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The Sandy Spring Way

Even the smartest guy in the room sometimes makes mistakes.

May 14th, 2012 | By Beau Mercer

Jamie Dimon, CEO of the huge U.S. bank JP Morgan, has been called the smartest guy in the room for his ability to effectively steer the bank through the economic crisis. And, while most of the other big U.S. banks have tarnished reputations, Dimon’s firm was the one that stood out from the crowd.

Unfortunately, that all changed last week.

In a hastily arranged conference call with investors, Dimon revealed that the bank lost $2 billion in just the past six weeks on “bets aimed at shielding the bank from the market fallout of Europe’s deepening mess,” according to The Wall Street Journal. These “bets” lost money due to “unusual movements in the relationships between various derivative indexes focused on investment-grade and junk-bond corporate debt, both in the U.S. and Europe,” according to the Journal.

This debacle points to three important investment lessons:

  1. Keep it simple. Trading fancy derivatives or using complex black box trading strategies might give you an air of sophistication, but it may also lead to your downfall. As Leonardo da Vinci said, “Simplicity is the ultimate sophistication.”
  2. Pick and track your investments closely. In describing the trades that blew up, Dimon said, “The new strategy was flawed, complex, poorly reviewed, poorly executed, and poorly monitored,” according to Bloomberg. Clearly, in this ever-changing world, a “set it and forget it” investment strategy won’t cut it.
  3. Be humble.Even a smart guy like Dimon can trip up. One of the biggest errors in investing is self-deception – thinking and acting like you are the smartest guy in the room. It’s better to worry about what could go wrong – and plan for it – than think you’re invincible.

The investment landscape is littered with formerly sharp investors who forgot these three lessons. We plan on keeping them front and center.

Data as of 05/11/12 1-Week YTD 1-Year 3-Year 5-Year 10-Year
Standard & Poor’s 500 (Domestic Stocks)

-1.2%

7.6%

1.2%

14.2%

-1.9%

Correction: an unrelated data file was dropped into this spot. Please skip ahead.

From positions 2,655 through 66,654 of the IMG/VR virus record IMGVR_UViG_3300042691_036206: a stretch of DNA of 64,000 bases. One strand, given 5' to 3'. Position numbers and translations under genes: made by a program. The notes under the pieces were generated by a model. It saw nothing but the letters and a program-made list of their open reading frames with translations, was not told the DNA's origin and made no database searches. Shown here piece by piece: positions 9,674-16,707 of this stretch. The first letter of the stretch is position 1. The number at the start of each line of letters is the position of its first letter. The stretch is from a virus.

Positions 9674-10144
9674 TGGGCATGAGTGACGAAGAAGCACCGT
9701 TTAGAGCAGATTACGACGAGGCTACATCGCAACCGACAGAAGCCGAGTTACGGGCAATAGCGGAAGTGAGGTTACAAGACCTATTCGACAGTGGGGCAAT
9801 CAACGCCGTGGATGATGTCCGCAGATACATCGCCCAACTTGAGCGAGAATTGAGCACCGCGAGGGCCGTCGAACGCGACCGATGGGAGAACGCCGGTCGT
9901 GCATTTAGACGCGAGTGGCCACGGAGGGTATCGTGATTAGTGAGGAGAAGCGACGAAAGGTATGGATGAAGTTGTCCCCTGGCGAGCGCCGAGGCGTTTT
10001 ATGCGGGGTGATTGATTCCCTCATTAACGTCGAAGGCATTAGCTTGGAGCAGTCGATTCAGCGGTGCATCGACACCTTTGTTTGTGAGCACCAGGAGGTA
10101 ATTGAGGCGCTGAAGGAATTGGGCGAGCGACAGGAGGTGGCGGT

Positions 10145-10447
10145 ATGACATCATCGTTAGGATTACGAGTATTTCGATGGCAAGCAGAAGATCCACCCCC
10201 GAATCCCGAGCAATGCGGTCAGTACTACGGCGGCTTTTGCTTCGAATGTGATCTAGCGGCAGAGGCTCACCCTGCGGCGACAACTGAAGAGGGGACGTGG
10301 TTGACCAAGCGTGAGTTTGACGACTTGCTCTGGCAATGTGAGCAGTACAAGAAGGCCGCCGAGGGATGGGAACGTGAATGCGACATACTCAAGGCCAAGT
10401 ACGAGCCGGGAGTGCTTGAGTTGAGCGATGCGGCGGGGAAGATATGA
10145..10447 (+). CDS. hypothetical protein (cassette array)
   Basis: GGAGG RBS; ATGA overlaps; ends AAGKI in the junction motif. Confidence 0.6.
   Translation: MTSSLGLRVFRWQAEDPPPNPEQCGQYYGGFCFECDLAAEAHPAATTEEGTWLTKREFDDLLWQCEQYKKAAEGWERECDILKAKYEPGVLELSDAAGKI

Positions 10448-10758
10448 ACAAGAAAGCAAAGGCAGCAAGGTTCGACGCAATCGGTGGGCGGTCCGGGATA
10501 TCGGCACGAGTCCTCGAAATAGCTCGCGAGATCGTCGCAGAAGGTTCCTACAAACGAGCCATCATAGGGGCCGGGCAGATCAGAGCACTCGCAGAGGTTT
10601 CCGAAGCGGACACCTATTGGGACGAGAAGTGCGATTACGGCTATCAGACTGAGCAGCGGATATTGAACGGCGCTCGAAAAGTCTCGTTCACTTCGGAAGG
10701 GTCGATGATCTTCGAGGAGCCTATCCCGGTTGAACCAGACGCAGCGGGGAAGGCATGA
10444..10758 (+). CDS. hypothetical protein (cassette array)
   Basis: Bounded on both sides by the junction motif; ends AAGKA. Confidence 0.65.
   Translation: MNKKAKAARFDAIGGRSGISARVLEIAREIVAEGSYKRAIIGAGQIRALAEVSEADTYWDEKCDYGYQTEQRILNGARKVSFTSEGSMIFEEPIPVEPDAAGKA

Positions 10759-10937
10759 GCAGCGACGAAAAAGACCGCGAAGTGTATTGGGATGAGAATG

2.5%

DJ Global ex US (Foreign Stocks)

-2.9

3.5

-17.1

7.0

-6.1

4.6

10-year Treasury Note (Yield Only)

1.8

N/A

3.2

3.2

4.7

5.1

Gold (per ounce)

-3.7

0.5

5.0

20.1

18.8

17.7

DJ-UBS Commodity Index

-1.7

-4.2

-15.6

3.8

-4.9

3.0

DJ Equity All REIT TR Index

0.6

13.6

10.4

30.7

0.4

10.8

Notes: S&P 500, DJ Global ex US, Gold, DJ-UBS Commodity Index returns exclude reinvested dividends (gold does not pay a dividend) and the three-, five-, and 10-year returns are annualized; the DJ Equity All REIT TR Index does include reinvested dividends and the three-, five-, and 10-year returns are annualized; and the 10-year Treasury Note is simply the yield at the close of the day on each of the historical time periods

Sources: Yahoo! Finance, Barron’s, djindexes.com, London Bullion Market Association
Past performance is no guarantee of future results. Indices are unmanaged and cannot be invested into directly. N/A means not applicable.

DOES IT MAKE SENSE

Does it make sense that a painting sells for $120 million in this economic environment?

You may have seen the recent headline that Edvard Munch’s painting, “The Scream,” sold for a record-breaking $120 million. It made us wonder what the implications are of an anonymous bidder forking over that kind of cash for a pastel on canvas just three years out from a horrible economic crisis. Does this mean happy days are here again?

Placed in broad context, the high sale price for a work of art might be symptomatic of policymakers’ response to the economic crisis, according to The Wall Street Journal. When the economy began collapsing in 2008, governments around the world responded by cutting interest rates and flooding their economies with monetary stimulus. All this money sloshing around had to end up somewhere – and some of it might have found its way into hard assets such as commodities, precious metals, collectibles, and, yes, an Edvard Munch painting.

There’s something called the law of unintended consequences, which means solving one problem might inadvertently create a new one. In this case, the massive stimulus in recent years propped up the economy in the short run, but it may have unintentionally masked the real problem and simply delayed a day of reckoning.

With the following economic and political issues in play, that day of reckoning may be nearing:

  • Eleven European countries have experienced two consecutive quarters of economic contraction.
  • The unemployment rate across the eurozone has matched a record high.
  • Job growth in the U.S. is slowing.
  • The Chinese economy is slowing.
  • The political situation in Greece is chaotic.
  • France has a new Socialist president.
    Sources: MarketWatch, The Wall Street Journal

Now, the good news. In any economic environment, there will be winners and losers. As the steward of your financial life, we do everything we can to try and help you land on the winning side regardless of what the economy and markets throw in our way.

Weekly Focus – Think About It

“Nature is pleased with simplicity. And nature is no dummy.”
Isaac Newton, English physicist, mathematician, astronomer, natural alchemist, theologian… yes, a really smart guy!